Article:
Wednesday, January 16, 2013

Our best CES yet

Anecdotes and observations from the QNX booth at 2013 CES

As a wrap-up to last week’s Consumer Electronics Show, I would love to regale you with all the cool technologies and nifty gadgets that I saw. But over the course of the entire four days, I rarely left the 20’x40’ patch of white carpet that was the QNX booth — with brief exceptions, of course, for bodily maintenance. The booth was just too busy for me to get away. If you checked out the QNX booth webcam, you know what I'm talking about.

Paul Leroux and Nancy Young have already posted a lot of information and photos about the show and the new QNX concept car, which is based on a Bentley Continental GT. So let me provide my personal view of CES through assorted anecdotes or observations collected at the booth.

  • As you’d expect, the Bentley got a lot of attention. But our reference vehicle, based on a Jeep Wrangler, got more attention than I thought it would, even though this is the third time we’ve shown it in public. Many of the people interested in the Jeep just wanted to see what our QNX CAR application platform looked like “out of the box” without customization. And some were confessed Jeep or truck aficionados, without the “luxury brand lust” experienced by most.
  • People in the auto industry knew who we were without introduction. Non-automotive people didn’t know who we were until I mentioned that “we are a wholly owned subsidiary of Research In Motion,” at which point most of them said “Oh, you’re that QNX.” Seems that your average person has heard quite a bit about QNX in the context of BlackBerry, but has no idea that the same company is doing things in automotive — or in anything else, for that matter. I usually then spoke about our 30+ year legacy in life- and mission-critical systems. When people learned that an OS used for mission-critical systems will also power their next potential phone, their reaction was “wow—that’s really cool.”
  • Tanner Foust is a really nice young kid. (Actually, he’s not that much younger than me, but he sure looks young!) I didn’t know who he was when he was being filmed in the booth, surrounded by a throng of admirers. But since then, I’ve watched a lot of his YouTube videos and boy, can he drive! He's an accomplished race car driver, TV personality, and stuntman for lots of famous movies, but it’s nice to see he hasn’t let it go to his head.
  • We wanted to make sure that our concept car respected the Bentley brand. To do that, we ran our design sketches by the folks at Bentley and they occasionally suggested some tweaks. It was all our own work, however, and the Bentley folks never saw it before it hit the show floor. When they came to the booth, they were very happy with what they saw — enough so that they said “it looked like we did it.” That, to me, was the ultimate compliment.
  • Most frequent question: “Are you giving this away?” As it turns out, it’s something that people have said for every concept car we’ve done to date. Second most frequent question: “Can I drive it?” Unfortunately, but unsurprisingly, the answer to both is “No.”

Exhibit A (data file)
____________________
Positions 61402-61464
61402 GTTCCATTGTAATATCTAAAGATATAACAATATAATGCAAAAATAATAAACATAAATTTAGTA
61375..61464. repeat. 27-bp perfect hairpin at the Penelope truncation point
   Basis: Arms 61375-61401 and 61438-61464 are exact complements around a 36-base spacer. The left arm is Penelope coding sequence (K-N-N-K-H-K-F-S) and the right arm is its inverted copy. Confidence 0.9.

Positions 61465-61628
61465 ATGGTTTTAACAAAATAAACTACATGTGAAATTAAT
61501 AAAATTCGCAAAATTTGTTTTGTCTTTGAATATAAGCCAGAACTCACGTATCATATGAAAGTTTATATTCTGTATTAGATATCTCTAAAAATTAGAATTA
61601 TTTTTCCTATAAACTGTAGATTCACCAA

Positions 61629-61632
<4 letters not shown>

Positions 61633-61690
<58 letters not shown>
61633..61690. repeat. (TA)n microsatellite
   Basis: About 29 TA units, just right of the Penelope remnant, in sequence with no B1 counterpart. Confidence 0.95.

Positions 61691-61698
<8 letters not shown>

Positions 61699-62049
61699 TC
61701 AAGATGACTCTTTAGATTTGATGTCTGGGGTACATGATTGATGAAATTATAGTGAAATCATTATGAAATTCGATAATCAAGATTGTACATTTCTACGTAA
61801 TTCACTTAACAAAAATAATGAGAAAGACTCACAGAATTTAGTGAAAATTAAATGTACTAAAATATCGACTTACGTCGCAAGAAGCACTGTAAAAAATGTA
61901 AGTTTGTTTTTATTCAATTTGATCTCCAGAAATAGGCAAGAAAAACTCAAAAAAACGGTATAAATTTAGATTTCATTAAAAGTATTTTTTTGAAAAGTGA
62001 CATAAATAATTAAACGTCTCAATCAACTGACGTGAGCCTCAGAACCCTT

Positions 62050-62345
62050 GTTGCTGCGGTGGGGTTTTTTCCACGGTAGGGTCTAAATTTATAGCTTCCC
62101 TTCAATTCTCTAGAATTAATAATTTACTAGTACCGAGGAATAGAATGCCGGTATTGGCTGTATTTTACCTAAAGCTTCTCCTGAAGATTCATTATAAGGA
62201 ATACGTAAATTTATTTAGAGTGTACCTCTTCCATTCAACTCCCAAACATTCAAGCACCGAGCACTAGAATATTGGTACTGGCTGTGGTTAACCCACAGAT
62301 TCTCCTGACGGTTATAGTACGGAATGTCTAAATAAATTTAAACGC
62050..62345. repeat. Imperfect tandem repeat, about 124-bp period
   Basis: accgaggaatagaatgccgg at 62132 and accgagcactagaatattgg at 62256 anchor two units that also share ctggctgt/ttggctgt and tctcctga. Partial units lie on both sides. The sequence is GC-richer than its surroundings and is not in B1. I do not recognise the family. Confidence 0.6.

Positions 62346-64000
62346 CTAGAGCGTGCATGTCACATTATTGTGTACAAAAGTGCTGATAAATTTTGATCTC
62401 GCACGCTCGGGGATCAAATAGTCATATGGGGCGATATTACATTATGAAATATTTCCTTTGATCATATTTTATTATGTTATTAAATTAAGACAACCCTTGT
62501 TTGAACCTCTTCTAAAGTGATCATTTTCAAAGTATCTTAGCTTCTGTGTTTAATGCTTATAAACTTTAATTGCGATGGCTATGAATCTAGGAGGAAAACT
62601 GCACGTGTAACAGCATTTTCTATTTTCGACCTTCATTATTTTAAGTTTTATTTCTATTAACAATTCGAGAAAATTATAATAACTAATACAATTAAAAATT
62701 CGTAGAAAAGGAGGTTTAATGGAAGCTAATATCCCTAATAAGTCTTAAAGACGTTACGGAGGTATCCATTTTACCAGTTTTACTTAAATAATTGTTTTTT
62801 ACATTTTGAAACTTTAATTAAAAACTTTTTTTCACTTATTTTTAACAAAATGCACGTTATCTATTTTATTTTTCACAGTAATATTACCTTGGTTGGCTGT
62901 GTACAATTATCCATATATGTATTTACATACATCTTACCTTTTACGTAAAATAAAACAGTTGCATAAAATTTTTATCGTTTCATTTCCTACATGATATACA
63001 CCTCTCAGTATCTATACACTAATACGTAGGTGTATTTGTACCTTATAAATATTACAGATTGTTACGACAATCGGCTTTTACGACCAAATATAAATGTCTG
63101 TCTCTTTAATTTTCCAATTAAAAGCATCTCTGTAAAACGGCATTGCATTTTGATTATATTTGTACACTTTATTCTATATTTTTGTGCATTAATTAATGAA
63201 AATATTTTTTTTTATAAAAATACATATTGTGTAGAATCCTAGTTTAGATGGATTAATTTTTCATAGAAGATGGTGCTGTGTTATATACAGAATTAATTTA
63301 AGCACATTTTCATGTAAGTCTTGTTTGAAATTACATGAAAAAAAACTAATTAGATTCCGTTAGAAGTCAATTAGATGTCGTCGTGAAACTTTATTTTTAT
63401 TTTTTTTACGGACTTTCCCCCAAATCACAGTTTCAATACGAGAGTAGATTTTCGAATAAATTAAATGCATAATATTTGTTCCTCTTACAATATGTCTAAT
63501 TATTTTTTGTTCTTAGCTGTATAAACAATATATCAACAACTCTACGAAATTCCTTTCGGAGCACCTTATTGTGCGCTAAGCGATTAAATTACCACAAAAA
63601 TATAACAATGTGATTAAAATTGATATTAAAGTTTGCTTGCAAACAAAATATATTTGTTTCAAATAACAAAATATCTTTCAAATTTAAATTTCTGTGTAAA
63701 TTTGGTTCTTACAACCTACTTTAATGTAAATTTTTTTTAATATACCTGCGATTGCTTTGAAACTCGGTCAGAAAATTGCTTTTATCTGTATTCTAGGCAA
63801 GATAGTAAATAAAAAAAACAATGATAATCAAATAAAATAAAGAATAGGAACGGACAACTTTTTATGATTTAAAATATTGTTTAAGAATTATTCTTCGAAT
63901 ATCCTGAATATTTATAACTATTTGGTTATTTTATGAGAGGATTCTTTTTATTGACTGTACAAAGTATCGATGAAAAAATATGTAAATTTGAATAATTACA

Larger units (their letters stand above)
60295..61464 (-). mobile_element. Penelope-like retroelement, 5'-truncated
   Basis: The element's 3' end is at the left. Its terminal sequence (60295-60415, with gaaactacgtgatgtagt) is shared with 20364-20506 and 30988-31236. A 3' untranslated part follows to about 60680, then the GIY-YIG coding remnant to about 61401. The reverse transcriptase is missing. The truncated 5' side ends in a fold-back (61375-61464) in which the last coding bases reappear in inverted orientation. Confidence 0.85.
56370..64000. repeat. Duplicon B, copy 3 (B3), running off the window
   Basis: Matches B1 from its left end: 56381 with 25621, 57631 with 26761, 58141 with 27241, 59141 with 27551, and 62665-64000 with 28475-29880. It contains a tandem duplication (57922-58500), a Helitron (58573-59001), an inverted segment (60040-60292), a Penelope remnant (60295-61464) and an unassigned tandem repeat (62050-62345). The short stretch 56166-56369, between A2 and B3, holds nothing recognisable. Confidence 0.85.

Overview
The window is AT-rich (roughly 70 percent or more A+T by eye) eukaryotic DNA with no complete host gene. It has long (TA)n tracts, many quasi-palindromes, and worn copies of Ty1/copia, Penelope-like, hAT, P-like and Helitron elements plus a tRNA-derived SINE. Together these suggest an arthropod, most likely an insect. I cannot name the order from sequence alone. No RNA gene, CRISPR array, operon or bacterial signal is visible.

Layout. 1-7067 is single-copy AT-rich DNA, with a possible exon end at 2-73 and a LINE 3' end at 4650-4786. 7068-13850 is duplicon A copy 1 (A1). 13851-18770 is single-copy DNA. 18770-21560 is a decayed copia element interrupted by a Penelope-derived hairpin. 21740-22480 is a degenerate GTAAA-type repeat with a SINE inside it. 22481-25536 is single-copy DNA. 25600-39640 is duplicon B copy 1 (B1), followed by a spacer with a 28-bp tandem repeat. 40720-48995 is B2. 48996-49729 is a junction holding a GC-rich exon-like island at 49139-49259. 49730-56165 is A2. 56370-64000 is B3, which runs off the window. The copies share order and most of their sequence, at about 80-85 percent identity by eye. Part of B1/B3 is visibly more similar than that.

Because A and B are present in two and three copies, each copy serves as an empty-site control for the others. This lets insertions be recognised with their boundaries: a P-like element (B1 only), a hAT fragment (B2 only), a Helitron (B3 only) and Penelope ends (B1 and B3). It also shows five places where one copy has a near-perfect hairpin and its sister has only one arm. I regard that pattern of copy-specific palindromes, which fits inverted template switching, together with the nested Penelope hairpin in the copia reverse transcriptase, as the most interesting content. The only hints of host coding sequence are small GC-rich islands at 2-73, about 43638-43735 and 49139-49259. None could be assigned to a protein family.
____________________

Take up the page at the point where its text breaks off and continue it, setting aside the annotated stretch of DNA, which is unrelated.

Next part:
• I was a little surprised by the enthusiastic response to the car's video conferencing. Of course, it works only while the car is parked, and you only get audio while the car is in Drive. But the part that seemed to impress people the most is the audio: two channel stereo and a full 20Hz to 22KHz means that the call sounds so much better than your typical hands-free call. You could see the reaction when the our director of acoustics Phil Hetherington started talking — you don’t know what you’ve been missing until you hear it.
  • Bentley wanted us to add our video conferencing solution to the technology concept car. Because many Bentley vehicle owners aren’t necessarily the drivers, this feature makes a whole lot more sense for rear-seat systems than you might initially imagine.
  • I was really impressed by two members of the media: Brian Cooley of CNET and Craig Peterson of Clear Channel. Both could receive a five minute technology core dump, quickly digest it, and talk intelligently about it on video or live radio (respectively) with no stumbles, questions, or missteps. I’ve had the pleasure of seeing both in action before, but their consummate professionalism is really quite amazing.
  • I and every other QNX’er was delighted that we didn’t win the CNET Best of CES award! Instead, our customer, Chevrolet, won it for their MyLink system, and we couldn’t have been happier. Two out of the three nominees were QNX-based systems (the Garmin K2 was the other), so our odds were good. I’d rather that we never win another Best of CES award if it meant that one of our customers could always win instead.
  • A number of people asked about the RIM booth and its absence. I explained that RIM was focusing on their launch at the end of January, and that since they wouldn’t have a new product to show the public, it didn’t make sense to be there. (It’s notable that Microsoft wasn’t there either, and Apple never is.) RIM was in Las Vegas in a hotel outside the convention center, giving media private previews of the upcoming phones that seemed to be extremely well received. And we had a few of our RIM compatriots helping us out at the QNX booth as well.
That’s all I’ve got to say about CES 2013 — our best show yet. See you next year!

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